16. Hamilton Jazzmaster Square Lady (ref. H32251735)
The Square Lady (surely a play on ‘fair lady’) is bolder than many women’s watches. Sure, it’s elegant and sophisticated. Yes, it’s a standard timekeeper in its category in many ways – a 29mm stainless steel case housing a black dial abutted by a black leather strap is all very typical.
However, there’s something about this watch that feels more masculine – more upright – than the usual ladies’ watch fodder. Perhaps it’s the weight of the case or its angular design. Whatever it is, it’s different, and I like it. Under the hood, the watch is powered by a Swiss-made quartz movement, which is water resistant up to 50 meters. Basically, it’s reliable anywhere except in a very, very deep bath.
Technicalities aside, the Hamilton Jazzmaster Square Lady watch is a great option for women who seek to stand out with a watch that won’t break the bank. Its classic design, combined with the high level of craftsmanship that one can expect from Hamilton, makes it a smart choice for a first, second, or third square watch.
17. A. Lange & Söhne Cabaret Tourbillon Handwerkskunst (ref. 703.048)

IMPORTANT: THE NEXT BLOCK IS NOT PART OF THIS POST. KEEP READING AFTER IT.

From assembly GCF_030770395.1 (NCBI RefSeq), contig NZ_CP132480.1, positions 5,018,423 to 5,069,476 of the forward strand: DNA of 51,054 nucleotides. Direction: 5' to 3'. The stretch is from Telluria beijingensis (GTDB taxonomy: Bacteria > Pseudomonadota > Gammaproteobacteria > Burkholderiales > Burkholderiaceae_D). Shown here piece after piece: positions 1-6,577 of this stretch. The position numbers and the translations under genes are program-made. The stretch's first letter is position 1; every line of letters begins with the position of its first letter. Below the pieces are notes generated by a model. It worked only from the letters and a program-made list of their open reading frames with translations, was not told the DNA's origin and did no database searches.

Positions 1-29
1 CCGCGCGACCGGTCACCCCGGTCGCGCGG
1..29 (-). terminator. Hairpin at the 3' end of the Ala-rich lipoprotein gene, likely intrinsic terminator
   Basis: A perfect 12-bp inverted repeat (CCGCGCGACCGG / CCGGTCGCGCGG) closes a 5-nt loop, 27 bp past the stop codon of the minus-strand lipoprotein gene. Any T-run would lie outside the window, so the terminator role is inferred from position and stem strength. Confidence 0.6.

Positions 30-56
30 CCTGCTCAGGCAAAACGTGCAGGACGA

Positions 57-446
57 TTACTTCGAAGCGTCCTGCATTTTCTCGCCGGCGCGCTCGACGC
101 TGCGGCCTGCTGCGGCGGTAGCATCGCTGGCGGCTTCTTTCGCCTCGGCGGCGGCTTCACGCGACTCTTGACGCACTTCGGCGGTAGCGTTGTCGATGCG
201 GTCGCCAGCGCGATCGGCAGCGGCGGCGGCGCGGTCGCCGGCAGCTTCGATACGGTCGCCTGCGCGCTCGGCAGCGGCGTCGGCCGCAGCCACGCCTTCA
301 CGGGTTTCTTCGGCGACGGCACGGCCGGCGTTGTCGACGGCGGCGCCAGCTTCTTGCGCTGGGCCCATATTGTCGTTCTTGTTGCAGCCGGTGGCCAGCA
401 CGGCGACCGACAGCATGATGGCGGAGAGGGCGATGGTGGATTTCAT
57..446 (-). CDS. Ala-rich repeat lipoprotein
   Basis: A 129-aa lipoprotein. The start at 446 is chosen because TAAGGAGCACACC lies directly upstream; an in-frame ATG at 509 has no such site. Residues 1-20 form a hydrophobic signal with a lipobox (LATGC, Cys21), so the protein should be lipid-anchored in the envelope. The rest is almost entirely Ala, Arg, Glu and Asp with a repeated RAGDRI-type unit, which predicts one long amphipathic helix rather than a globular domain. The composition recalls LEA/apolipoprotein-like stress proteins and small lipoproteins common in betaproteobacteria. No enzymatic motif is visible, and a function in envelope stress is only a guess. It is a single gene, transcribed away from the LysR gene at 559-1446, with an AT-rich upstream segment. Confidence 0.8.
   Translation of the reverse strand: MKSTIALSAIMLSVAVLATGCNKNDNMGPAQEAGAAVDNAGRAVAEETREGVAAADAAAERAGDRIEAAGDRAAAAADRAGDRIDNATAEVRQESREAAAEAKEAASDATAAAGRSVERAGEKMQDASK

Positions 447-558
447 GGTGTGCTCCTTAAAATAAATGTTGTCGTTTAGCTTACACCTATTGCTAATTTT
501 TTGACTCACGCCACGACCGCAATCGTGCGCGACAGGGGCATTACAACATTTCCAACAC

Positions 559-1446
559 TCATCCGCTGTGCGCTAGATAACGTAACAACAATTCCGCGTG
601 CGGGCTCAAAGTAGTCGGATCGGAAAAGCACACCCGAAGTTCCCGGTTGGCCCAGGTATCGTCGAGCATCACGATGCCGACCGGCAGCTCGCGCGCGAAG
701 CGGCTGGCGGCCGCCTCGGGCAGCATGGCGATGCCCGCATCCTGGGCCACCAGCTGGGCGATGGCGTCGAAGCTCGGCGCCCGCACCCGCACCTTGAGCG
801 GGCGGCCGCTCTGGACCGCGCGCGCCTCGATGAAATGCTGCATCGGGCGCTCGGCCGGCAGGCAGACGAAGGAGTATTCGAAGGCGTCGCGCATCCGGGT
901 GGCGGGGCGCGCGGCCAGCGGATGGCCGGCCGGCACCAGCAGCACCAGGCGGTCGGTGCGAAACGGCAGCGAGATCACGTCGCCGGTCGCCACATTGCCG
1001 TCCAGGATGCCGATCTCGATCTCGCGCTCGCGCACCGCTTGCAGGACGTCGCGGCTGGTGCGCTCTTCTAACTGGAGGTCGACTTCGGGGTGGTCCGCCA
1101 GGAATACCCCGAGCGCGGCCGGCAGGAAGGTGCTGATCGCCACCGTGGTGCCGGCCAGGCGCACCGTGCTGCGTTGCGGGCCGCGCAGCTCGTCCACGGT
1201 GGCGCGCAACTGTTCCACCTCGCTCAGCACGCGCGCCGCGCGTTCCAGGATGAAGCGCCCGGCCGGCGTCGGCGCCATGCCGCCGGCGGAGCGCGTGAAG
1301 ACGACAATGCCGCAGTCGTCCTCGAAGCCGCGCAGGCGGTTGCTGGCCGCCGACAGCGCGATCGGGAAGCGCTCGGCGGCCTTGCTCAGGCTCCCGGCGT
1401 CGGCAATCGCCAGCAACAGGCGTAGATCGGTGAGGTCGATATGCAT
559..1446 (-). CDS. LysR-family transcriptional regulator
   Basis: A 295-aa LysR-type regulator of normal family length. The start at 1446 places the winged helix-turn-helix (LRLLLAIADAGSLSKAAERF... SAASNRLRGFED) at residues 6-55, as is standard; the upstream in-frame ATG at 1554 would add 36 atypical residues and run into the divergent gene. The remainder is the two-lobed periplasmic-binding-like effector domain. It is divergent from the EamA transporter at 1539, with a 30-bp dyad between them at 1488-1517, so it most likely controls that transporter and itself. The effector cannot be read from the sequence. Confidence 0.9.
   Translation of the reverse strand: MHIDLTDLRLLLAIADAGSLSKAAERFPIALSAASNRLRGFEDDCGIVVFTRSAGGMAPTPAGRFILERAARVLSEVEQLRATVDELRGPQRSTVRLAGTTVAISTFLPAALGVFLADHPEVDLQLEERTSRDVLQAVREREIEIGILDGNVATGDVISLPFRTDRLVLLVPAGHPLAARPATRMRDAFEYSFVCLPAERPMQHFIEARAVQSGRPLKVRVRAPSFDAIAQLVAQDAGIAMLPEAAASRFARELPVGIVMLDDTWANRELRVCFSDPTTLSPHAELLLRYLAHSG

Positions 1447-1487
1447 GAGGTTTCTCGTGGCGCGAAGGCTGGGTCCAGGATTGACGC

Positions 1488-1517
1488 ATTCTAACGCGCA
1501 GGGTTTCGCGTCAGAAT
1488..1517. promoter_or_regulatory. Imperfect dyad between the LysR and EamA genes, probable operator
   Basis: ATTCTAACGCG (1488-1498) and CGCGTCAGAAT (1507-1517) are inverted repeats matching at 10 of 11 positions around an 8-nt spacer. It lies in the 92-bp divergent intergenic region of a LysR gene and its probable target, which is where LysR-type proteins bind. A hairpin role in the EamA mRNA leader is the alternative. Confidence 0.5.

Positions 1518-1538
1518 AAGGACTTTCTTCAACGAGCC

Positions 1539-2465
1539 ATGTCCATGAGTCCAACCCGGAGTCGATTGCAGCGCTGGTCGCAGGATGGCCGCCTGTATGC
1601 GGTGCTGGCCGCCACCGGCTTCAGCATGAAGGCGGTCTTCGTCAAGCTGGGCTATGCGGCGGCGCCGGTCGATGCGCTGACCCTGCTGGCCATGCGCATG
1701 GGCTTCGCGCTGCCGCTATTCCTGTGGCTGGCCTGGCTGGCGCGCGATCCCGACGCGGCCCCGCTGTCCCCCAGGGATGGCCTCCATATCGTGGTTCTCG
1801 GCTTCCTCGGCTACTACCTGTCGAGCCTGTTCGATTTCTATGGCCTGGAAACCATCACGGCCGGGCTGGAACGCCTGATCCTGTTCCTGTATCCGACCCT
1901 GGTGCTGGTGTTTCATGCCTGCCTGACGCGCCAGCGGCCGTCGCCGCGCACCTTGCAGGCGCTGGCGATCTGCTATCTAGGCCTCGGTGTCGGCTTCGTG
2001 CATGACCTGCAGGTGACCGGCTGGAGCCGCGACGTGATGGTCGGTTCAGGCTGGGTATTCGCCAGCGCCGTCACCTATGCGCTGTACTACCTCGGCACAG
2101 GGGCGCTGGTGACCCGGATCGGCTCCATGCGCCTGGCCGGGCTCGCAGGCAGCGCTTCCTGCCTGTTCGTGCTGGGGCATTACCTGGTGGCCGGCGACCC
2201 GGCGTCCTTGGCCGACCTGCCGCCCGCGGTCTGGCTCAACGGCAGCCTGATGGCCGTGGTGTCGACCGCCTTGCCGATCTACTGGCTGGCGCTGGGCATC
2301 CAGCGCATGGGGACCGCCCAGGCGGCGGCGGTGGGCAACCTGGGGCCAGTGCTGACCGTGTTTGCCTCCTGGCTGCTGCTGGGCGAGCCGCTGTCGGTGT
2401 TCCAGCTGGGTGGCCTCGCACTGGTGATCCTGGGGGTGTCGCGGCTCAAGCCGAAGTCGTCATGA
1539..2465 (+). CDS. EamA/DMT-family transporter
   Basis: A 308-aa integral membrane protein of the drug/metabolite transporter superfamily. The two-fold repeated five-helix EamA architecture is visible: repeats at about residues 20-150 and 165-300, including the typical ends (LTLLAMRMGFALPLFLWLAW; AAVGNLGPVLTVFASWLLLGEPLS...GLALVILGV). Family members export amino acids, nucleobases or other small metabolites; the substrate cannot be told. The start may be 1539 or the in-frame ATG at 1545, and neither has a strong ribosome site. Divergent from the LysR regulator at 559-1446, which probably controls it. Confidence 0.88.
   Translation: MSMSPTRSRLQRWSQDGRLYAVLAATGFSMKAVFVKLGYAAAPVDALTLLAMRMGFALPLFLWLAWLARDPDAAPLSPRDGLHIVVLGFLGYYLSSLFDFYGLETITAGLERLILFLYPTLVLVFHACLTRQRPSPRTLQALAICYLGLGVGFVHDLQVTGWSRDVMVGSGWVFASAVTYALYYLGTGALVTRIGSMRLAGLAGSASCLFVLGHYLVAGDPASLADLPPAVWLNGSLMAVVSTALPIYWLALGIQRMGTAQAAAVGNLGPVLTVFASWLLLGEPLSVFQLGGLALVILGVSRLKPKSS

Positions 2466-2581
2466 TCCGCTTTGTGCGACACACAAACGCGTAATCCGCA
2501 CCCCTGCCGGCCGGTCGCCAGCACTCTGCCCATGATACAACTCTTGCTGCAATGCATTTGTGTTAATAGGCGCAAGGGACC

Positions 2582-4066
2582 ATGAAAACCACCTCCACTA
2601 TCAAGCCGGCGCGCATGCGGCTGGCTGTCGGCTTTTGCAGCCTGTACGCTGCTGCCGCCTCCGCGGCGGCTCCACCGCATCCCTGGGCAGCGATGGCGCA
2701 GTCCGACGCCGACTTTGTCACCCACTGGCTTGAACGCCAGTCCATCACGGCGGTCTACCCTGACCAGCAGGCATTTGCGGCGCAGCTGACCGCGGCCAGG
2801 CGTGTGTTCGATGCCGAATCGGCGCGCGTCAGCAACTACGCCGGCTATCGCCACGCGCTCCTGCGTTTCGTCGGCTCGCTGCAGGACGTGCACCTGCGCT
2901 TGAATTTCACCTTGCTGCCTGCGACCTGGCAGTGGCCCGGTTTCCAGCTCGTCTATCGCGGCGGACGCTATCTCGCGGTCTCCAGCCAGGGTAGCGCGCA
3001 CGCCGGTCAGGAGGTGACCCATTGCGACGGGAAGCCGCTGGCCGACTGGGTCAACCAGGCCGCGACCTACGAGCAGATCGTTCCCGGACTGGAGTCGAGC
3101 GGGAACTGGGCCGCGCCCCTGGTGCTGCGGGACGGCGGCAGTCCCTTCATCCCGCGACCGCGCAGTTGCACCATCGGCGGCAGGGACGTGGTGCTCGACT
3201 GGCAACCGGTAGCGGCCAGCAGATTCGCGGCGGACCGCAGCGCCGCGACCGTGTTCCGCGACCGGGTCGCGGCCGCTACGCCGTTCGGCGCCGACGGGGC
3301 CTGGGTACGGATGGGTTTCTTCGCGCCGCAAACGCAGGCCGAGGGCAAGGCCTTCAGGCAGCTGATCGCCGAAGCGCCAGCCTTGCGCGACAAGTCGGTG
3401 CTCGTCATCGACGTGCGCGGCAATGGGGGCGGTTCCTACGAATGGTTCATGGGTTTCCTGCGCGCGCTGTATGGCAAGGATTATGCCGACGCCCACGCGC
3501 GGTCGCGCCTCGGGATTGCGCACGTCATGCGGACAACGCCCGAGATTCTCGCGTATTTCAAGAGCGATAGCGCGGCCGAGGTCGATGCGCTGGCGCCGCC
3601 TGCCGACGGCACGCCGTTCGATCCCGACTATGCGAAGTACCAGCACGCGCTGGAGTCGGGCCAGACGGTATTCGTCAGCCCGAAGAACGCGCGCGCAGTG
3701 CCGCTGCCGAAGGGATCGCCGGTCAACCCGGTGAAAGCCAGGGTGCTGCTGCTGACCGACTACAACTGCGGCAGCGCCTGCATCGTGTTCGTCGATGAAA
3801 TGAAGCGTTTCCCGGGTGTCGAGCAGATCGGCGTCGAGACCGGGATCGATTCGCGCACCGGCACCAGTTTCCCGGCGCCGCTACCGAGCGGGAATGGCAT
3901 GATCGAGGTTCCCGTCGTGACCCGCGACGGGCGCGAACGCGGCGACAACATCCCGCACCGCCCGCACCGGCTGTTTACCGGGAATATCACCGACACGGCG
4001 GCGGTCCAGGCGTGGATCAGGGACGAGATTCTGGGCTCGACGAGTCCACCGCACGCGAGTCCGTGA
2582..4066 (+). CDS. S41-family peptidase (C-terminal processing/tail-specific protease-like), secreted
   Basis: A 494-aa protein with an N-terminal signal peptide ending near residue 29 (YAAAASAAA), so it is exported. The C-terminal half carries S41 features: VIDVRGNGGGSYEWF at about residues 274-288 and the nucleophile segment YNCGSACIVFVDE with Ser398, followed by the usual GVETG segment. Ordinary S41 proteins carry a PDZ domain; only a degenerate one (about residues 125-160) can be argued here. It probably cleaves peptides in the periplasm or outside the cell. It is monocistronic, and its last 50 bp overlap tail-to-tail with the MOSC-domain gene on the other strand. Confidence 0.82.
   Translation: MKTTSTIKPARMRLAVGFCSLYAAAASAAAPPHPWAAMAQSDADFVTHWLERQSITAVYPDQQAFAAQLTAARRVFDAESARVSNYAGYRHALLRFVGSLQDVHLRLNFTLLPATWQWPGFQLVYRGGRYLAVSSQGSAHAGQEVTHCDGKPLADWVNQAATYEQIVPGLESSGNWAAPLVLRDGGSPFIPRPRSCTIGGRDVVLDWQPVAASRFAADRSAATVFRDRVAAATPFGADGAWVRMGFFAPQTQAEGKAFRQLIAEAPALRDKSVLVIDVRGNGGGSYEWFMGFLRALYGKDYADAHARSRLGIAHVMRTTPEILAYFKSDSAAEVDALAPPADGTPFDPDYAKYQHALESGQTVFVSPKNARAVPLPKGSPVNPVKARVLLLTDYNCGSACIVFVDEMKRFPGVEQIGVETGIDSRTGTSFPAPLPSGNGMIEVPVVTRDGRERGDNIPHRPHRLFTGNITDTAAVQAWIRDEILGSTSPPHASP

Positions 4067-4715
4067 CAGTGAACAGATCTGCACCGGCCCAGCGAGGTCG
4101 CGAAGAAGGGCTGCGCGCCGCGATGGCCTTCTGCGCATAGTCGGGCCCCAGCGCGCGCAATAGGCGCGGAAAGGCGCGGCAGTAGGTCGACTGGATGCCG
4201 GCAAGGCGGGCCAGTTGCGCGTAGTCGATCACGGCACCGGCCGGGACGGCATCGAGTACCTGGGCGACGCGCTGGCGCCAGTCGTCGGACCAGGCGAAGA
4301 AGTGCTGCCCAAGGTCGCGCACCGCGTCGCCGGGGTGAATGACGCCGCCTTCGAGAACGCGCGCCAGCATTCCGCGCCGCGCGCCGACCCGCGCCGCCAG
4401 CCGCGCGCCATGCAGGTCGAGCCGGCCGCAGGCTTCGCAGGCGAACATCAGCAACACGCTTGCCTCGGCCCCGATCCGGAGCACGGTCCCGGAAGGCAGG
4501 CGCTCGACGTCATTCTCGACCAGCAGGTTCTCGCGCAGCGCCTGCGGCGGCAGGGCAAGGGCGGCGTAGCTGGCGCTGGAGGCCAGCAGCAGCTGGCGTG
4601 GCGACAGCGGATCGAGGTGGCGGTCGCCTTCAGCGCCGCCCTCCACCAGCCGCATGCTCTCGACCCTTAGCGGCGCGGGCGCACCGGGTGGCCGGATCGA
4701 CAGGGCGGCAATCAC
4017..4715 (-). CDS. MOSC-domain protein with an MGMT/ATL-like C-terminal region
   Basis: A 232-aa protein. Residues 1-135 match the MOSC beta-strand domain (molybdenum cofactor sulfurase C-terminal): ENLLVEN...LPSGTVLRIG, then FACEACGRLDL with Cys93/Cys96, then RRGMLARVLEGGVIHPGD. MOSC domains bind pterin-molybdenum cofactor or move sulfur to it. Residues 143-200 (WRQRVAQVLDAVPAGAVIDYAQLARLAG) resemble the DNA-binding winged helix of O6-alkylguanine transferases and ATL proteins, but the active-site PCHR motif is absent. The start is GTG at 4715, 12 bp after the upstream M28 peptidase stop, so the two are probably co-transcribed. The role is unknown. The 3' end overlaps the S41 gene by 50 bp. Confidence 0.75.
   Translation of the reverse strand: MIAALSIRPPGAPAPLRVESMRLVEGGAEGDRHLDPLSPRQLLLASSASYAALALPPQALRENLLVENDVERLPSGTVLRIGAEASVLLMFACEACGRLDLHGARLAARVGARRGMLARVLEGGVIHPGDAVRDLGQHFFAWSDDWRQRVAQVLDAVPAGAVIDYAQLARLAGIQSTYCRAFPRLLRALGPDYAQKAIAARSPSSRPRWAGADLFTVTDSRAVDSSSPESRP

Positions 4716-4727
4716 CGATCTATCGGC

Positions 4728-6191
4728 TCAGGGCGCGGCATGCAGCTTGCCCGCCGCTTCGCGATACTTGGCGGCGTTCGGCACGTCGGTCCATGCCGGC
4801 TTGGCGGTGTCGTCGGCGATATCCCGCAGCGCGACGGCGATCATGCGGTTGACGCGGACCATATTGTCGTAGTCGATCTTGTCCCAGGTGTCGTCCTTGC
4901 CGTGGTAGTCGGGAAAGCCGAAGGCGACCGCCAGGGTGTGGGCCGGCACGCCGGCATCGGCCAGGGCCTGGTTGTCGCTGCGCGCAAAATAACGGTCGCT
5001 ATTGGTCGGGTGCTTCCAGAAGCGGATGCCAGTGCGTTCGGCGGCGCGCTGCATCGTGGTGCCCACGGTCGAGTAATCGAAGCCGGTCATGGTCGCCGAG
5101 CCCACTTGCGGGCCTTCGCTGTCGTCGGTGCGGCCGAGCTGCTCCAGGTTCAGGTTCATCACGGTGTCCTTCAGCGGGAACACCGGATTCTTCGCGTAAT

I think it goes without saying that A. Lange & Söhne’s Cabaret Tourbillon Handwerkskunst is a truly special watch. Introduced in July 2021, It has one of Lange’s most complex, detailed, and elegant cases, measuring 29.5mm wide, 39.2mm long, and 10.3mm thick, and is equipped with the world’s first hacking tourbillon, which the company patented in 2008.
Each of the 30 pieces is handmade by Lange’s team of skilled engravers and enamellers, and it’s only the seventh timepiece to benefit from the lavish treatment of Lange’s limited edition Handwerkskunst models, which showcase exceptional finishings and decorative techniques.
The matte grey dial with a highly symmetric layout features the oversized date, the power reserve indicator, the running seconds, and the tourbillon. It’s bewildering to think that so much was fitted so comfortably on one small dial. This is one of the most exclusive watches on this list, and it’s not hard to tell why – if you’ve got $370,000 lying around, you just may be able to get this masterpiece around your wrist.
18. H. Moser & Cie Swiss Alp S (ref. 5324-0201)
H. Moser & Cie. caused a stir in the smartwatch market in 2016 with their Swiss Alp Watch launch, a concept so crazy that it’s genius. This fully mechanical Swiss-made model boasts a contemporary design while remaining true to the tradition of mechanical watchmaking. The brand’s message is clear: prioritize traditional watchmaking values and aim to make an instrument for measuring time rather than consuming it. I’m all for it.
The Swiss Alp Watch S, a recent addition to their collection, features a rectangular case with soft, rounded corners and a crystal with curved edges for a modern touch. A deep, midnight blue fumé makes the dial pop, as does the refined black alligator strap. The hand-wound HMC 324 caliber movement drives the hands, bringing together traditional components with more contemporary elements.